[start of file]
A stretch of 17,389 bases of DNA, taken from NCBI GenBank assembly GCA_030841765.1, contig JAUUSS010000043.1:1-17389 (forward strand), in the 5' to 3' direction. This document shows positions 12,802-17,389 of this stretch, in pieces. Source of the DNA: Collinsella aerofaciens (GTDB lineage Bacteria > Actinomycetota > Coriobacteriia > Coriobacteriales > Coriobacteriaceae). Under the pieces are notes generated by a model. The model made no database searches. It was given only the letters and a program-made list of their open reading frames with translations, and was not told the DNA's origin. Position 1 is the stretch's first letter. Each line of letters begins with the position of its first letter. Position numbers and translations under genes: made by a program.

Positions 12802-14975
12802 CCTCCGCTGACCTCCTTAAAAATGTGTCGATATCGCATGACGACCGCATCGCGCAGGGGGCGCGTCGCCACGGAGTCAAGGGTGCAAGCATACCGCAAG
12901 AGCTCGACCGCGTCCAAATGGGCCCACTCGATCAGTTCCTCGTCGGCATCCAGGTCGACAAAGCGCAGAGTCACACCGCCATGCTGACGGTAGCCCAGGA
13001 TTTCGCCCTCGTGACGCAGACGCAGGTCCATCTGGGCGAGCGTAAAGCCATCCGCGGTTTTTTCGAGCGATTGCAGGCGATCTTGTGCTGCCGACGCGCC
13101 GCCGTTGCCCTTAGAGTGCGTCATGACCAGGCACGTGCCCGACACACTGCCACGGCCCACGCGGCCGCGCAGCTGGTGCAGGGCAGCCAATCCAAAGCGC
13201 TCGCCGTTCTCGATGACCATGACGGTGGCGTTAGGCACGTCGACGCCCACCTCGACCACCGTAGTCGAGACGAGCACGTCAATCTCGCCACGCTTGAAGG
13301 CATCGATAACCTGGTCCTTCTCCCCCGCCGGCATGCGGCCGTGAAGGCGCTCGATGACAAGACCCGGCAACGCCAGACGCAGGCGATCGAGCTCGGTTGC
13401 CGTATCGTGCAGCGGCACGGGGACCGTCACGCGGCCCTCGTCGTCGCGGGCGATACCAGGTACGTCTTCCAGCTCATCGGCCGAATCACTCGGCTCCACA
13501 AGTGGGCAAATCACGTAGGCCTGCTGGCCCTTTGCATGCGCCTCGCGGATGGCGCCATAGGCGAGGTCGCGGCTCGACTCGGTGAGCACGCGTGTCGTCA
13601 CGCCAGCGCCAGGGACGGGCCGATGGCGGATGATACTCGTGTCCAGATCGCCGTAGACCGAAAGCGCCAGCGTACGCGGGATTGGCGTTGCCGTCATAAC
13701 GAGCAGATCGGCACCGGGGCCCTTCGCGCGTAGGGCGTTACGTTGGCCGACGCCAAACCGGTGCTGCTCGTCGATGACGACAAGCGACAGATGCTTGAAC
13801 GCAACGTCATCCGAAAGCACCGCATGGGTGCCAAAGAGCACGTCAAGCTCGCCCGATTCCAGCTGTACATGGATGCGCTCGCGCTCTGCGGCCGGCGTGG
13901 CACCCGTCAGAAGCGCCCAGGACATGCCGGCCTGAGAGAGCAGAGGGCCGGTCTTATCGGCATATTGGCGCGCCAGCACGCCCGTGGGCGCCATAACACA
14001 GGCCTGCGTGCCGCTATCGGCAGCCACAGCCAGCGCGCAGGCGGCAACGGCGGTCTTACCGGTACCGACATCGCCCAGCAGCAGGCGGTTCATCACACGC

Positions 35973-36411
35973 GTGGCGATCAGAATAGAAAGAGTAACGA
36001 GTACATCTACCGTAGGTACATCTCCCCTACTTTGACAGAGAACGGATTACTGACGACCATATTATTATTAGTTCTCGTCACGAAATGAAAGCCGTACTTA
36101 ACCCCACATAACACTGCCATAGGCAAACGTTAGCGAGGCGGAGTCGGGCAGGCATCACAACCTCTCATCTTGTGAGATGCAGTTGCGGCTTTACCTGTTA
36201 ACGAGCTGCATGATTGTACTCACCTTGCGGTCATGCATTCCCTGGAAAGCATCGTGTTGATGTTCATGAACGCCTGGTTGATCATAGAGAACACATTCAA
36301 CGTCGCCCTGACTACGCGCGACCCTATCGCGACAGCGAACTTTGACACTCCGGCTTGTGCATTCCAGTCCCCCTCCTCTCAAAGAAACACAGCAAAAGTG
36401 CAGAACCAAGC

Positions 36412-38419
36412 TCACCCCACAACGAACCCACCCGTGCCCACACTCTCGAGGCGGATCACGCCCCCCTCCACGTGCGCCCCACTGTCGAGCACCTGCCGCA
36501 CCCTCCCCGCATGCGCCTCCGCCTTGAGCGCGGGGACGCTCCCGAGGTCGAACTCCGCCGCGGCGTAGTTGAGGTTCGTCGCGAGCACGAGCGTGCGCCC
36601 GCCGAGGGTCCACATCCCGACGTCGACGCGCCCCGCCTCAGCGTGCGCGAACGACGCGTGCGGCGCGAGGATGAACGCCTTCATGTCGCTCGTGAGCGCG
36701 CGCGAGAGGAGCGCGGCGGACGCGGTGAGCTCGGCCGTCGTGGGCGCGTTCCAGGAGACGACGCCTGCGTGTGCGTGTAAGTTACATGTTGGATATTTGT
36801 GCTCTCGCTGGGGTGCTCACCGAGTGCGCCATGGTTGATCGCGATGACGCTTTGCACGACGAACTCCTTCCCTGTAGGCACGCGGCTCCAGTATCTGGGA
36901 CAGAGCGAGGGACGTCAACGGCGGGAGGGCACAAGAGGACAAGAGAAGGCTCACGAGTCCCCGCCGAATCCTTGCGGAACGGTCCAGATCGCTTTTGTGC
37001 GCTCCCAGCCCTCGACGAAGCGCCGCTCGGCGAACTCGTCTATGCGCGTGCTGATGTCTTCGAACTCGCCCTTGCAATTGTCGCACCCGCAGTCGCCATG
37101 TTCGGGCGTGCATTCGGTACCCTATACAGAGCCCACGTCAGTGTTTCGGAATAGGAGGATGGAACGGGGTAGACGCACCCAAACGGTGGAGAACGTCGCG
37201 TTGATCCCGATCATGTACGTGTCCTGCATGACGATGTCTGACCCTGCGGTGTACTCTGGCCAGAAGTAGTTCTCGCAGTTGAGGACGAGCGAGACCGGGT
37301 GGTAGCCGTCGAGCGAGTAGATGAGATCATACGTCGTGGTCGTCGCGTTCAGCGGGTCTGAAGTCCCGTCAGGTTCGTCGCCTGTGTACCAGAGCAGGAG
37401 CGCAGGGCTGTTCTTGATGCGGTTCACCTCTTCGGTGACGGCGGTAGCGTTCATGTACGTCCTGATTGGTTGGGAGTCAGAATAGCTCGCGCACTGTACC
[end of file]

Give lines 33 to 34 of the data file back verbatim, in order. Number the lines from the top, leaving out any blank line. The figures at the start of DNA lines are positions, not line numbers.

37301 GGTAGCCGTCGAGCGAGTAGATGAGATCATACGTCGTGGTCGTCGCGTTCAGCGGGTCTGAAGTCCCGTCAGGTTCGTCGCCTGTGTACCAGAGCAGGAG
37401 CGCAGGGCTGTTCTTGATGCGGTTCACCTCTTCGGTGACGGCGGTAGCGTTCATGTACGTCCTGATTGGTTGGGAGTCAGAATAGCTCGCGCACTGTACC